Black women in the US have to work an extra 233 days to earn what a white man earns in a year

The gender pay gap between men and women in the US is still a big problem, and it affects some women more than others.

By one measure, August 22, 2019, is “equal pay day” for black women in the US, as highlighted by the New York Times on Instagram. That is, Thursday marks the day when the typical black female worker would have earned as much in 2018 and 2019 to date as the typical white male worker would have earned in 2018 alone.

That estimate is based on an analysis of wage data from the US Census Bureau done by the American Association of University Women. According to that report, median annual wages for full-time, year-round employed black women were 61% of median wages for similarly situated non-Hispanic white men in 2017, the most recent year for which data is available.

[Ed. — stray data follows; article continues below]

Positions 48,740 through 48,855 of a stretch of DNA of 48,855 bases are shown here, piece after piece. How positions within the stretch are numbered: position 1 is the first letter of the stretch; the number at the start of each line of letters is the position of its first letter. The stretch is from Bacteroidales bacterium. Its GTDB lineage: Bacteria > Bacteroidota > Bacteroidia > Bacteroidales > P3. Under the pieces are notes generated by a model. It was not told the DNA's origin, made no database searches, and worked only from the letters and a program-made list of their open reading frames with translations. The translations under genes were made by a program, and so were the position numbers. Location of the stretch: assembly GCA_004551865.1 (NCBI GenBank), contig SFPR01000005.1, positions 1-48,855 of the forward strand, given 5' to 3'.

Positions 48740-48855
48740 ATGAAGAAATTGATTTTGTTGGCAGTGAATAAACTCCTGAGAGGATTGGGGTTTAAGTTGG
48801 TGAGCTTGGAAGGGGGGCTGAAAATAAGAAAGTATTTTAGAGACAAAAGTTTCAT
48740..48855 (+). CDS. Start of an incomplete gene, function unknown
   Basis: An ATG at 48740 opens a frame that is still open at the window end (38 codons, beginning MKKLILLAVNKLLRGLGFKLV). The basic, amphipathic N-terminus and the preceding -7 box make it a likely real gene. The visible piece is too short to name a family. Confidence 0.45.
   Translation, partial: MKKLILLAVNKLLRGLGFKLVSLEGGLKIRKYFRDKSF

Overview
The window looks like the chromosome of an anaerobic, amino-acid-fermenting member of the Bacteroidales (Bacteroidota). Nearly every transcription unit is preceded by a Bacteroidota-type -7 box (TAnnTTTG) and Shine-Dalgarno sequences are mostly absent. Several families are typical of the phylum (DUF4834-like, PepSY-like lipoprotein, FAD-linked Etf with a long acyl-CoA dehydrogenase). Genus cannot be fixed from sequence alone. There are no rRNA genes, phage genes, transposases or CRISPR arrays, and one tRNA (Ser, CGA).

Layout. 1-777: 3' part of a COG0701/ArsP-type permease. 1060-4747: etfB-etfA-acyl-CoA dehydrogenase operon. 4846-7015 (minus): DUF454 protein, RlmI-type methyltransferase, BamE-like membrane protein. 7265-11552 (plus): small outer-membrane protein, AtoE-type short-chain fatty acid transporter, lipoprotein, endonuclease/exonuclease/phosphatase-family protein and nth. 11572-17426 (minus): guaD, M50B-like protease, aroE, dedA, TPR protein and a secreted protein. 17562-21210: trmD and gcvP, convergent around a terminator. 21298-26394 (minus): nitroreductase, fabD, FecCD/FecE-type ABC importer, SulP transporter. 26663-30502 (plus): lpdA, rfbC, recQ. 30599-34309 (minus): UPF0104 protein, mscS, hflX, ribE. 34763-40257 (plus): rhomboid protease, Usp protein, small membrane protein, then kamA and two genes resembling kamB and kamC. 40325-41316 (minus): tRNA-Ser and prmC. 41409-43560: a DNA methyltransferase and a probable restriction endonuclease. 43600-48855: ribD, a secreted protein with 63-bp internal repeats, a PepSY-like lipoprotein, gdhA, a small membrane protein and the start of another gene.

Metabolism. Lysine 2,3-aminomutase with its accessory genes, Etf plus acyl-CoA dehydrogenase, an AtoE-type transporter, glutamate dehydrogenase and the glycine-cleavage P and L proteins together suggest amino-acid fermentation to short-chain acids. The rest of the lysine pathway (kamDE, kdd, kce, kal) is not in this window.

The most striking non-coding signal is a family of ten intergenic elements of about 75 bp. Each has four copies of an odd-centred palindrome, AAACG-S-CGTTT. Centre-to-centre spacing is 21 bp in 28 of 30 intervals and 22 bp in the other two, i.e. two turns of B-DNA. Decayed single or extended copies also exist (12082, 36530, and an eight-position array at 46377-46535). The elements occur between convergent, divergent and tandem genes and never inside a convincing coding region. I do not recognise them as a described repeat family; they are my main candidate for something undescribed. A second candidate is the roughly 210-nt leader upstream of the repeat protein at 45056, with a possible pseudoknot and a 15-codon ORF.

A little bit of arithmetic shows that this means it takes the median black female worker about 598 days to earn what the median white male worker makes in 365 days. So, a black woman starting on January 1, 2018, would have finally earned today what a white man would have made over the course of 2018.

The gender wage gap varies widely across different racial and ethnic groups in the US, reflecting the interplay of ongoing gender and racial inequalities. According to the AAUW analysis, non-Hispanic white women’s median earnings were 77% of non-Hispanic white men’s earnings; Asian women made 85% of what white men made; and Hispanic or Latina women earned just 53%.

Across all racial and ethnic groups, full-time, year-round women’s median earnings were 80% of men’s median earnings.

Here’s when an “equal pay day” would fall for each of those groups in 2019, according to our calculations with results from the AAUW’s report:

Days women have to work

Image copyright: Scott Olson/Getty Images

Written by: Andy Kiersz and Skye Gould

First published 22.08.19:

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